Dubuque’s urban/rural pact builds upon the state’s Nutrient Reduction Strategy or NRS.  First enacted in 2013, the guidelines are designed to combat Iowa’s alleged disproportionate contribution to the weather, chemical, land and water-use cocktail downed by the Mississippi River and delivered into the Gulf of Mexico.  The resulting oxygen-deprived or hypoxic region, more commonly known as the Dead Zone, has been plagued by seasonal runoff-fed algae growth.

In June, scientists forecast a so-called “average” area nearly 5,000 square miles could develop there this summer.

Environmental critics say Iowa’s goal to reduce nutrient flows by 45 percent has no teeth.  But Schmechel says his NRS-aligned conservation work with upstream farmers goes further with an alternative to traditional municipal compliance.

Eric Schmechel/Watershed Program Director/Dubuque County Soil & Water Conservation District:  “Let’s say he wants to convert a field to no-till or he wants to put a buffer in along a stream.  We then model those practices on his field stream using what’s called a nutrient tracking tool.  We get the outputs of what those reductions are as for both phosphorous and nitrogen.  We enter those outputs into a federal database that the DNR then checks and then the city of Dubuque can claim some of that credit back into their permit.”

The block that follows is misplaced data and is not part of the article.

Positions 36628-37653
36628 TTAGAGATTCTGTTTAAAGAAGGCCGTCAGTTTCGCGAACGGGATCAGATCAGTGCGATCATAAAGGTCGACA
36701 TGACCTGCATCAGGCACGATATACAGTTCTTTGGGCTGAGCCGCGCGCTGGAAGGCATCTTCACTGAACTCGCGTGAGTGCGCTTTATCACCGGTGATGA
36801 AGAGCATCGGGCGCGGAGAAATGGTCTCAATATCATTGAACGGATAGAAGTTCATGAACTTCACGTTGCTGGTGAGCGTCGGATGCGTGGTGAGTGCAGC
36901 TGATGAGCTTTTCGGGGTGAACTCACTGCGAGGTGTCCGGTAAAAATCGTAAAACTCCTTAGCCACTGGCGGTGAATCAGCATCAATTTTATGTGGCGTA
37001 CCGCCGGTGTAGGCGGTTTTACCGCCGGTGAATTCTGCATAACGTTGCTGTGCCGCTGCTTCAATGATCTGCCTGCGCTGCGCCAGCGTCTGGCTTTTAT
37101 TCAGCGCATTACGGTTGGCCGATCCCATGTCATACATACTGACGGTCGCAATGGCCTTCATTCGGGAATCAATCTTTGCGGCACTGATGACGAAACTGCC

Eric Miller/Cascade, Iowa:  “So I got 17 different species going in here to try to stimulate my biology.” 

Cover crops have become an important piece of the financial puzzle for Eric Miller who raises row crops outside Cascade, Iowa. 

Eric Miller/Cascade, Iowa:  “The longer you can keep a living root in the soil, the quicker it’s going to change the soil.”

His plants sequester carbon, build beneficial bacteria to boost traditional commodity yields, and in some cases, bring value-added returns from niche markets.

Eric Miller/Cascade, Iowa:  “Just this past year, we started malting our own grains – growing and malting barley here for local breweries. It’s almost like a side effect, the better water quality.”

Miller says the deeper roots scavenge for nutrients corn and soybeans can’t reach and during rain events, his soil now sponges up and slows down stormwater runoff.  He tracks the field data and says he’s been able to slice pest and disease control expenses as well.